MOUNT OLIVE — Storing 9-volt batteries together could start a fire.

Many kitchens have a "junk drawer" where everything gets tossed, including batteries, paperclips, coins, and other items, without a second thought.

Mt. Olive Fire Marshal Colin Baker issued a warning to keep batteries away from each other after an Aug. 2 fire was determined to have started because of the posts on the batteries coming in contact with each other. Baker told NJ.com that the homeowner had several batteries stored under the sink.

"There was minimal damage minus the actual batteries. If the homeowners were not home, this incident could have been much worse," Baker wrote in his warning.

Eddie Donnelly, president Firemans Mutual Benevolent Association, said it's also a problem when batteries are not disposed of properly. He said he has witnessed a burn when batteries overheated and exploded.

Baker shared information from the National Fire Protection Association that recommends keeping the batteries in their packaging until they're needed, or to keep the posts wrapped in masking tape.

Other recommendations from the National Fire Protection Association about storing 9-volt batteries:

  • Keep batteries in original packaging until you are ready to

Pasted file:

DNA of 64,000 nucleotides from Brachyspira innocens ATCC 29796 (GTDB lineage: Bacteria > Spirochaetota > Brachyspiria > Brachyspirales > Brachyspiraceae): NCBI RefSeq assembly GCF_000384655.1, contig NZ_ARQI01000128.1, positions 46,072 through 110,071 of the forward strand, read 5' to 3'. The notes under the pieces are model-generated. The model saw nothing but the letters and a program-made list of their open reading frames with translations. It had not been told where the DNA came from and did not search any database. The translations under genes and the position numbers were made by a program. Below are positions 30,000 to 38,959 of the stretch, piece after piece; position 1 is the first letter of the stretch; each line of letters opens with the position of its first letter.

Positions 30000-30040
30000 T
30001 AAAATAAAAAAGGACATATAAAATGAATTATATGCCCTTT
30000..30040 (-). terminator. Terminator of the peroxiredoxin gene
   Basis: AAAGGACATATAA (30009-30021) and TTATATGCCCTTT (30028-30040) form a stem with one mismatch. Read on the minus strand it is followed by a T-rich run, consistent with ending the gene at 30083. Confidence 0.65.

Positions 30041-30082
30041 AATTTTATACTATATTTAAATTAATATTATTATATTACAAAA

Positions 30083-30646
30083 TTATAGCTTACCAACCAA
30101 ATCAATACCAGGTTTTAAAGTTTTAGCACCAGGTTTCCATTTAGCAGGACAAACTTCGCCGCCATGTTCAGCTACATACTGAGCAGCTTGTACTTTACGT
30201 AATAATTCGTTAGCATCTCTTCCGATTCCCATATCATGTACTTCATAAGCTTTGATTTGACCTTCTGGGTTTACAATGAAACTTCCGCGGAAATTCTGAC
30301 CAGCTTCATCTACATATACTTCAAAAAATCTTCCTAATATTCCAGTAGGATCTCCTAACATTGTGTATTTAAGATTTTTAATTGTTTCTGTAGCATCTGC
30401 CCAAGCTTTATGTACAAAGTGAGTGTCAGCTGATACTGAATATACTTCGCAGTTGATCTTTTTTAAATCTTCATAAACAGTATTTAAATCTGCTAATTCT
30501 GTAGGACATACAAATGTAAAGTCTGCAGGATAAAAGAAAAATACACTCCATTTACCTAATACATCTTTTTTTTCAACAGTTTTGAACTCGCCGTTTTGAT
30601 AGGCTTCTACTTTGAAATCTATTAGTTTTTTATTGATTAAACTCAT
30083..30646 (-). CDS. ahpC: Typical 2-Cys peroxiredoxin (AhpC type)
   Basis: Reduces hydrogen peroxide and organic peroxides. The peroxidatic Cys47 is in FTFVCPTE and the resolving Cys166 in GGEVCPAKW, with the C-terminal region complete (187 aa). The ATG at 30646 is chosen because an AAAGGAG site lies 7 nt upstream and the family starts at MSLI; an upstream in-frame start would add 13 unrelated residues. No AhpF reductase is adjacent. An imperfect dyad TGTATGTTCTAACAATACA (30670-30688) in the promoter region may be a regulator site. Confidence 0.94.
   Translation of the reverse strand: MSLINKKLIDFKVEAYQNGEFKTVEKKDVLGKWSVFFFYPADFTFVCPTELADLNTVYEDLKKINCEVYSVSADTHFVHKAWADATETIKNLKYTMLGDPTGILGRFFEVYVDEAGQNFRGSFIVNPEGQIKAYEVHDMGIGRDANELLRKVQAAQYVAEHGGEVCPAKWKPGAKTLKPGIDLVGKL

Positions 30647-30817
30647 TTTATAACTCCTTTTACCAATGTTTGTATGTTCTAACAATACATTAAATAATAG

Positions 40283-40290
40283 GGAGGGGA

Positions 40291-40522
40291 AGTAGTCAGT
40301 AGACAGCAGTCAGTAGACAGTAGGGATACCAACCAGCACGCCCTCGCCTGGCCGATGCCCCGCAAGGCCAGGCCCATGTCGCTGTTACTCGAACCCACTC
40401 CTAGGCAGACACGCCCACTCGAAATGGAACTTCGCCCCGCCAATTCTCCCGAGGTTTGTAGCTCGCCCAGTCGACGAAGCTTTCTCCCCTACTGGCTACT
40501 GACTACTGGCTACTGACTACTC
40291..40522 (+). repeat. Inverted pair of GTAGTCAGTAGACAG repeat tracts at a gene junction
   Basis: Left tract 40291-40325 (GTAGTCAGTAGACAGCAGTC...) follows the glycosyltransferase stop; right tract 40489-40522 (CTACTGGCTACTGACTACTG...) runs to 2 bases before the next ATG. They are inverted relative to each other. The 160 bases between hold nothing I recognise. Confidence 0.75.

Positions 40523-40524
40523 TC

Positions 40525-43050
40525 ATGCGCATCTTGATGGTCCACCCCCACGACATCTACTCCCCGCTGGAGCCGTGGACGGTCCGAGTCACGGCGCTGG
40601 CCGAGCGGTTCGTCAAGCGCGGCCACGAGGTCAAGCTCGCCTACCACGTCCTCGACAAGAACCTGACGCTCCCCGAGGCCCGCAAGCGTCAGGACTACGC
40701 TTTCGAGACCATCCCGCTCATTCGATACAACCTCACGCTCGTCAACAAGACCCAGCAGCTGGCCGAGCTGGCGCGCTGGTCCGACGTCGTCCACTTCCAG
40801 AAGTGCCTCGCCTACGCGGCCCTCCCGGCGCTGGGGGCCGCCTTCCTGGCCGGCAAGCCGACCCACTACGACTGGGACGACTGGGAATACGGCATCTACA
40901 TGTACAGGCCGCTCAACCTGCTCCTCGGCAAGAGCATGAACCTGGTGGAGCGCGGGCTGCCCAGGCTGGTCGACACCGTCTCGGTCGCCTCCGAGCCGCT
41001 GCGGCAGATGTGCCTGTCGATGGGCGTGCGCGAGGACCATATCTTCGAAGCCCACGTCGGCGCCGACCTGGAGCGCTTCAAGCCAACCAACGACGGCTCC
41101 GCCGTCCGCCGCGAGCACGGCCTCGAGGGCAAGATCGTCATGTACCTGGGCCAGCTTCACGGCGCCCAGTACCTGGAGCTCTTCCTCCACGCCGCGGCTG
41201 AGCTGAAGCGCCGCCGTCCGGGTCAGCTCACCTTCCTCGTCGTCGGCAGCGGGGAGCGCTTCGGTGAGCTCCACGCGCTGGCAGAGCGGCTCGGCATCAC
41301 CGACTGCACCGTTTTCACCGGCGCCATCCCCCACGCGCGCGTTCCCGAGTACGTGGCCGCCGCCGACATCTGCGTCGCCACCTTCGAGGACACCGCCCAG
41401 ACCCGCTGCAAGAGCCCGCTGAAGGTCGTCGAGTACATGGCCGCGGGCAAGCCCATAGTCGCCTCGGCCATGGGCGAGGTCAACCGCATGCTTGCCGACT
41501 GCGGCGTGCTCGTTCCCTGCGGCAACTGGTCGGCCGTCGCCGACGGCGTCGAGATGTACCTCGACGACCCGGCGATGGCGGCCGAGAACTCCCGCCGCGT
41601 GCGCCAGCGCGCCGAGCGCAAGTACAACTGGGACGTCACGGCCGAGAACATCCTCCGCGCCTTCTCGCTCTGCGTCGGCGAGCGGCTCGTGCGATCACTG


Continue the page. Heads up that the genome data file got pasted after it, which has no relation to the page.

use them. If loose, keep the posts covered with masking,
    duct, or electrical tape. Prevent the posts from coming in
    contact with metal objects.
  • Keep them someplace safe where they won’t be
    tossed around.
  • Store batteries standing up.
  • 9-volt batteries should not be stored loose in a drawer.
  • Do not store them in containers with other batteries.
  • 9-volt batteries should not be thrown away with trash.
  • They can come in contact with other batteries or pieces
    of metal.
  • 9-volt batteries can be taken to a collection site for
    household hazardous waste.
  • To be safe, cover the positive and negative posts with masking,
    duct, or electrical tape before getting rid of batteries.
  • Some states do not allow any type of battery to be disposed
    of with trash. Check with your city or town for the best way to
    get rid of batteries.

Contact reporter Dan Alexander at Dan.Alexander@townsquaremedia.com or via Twitter @DanAlexanderNJ.

More from New Jersey 101.5:

Sign up for the NJ1015.com Newsletter

Get the best of NJ1015.com delivered to your inbox every day.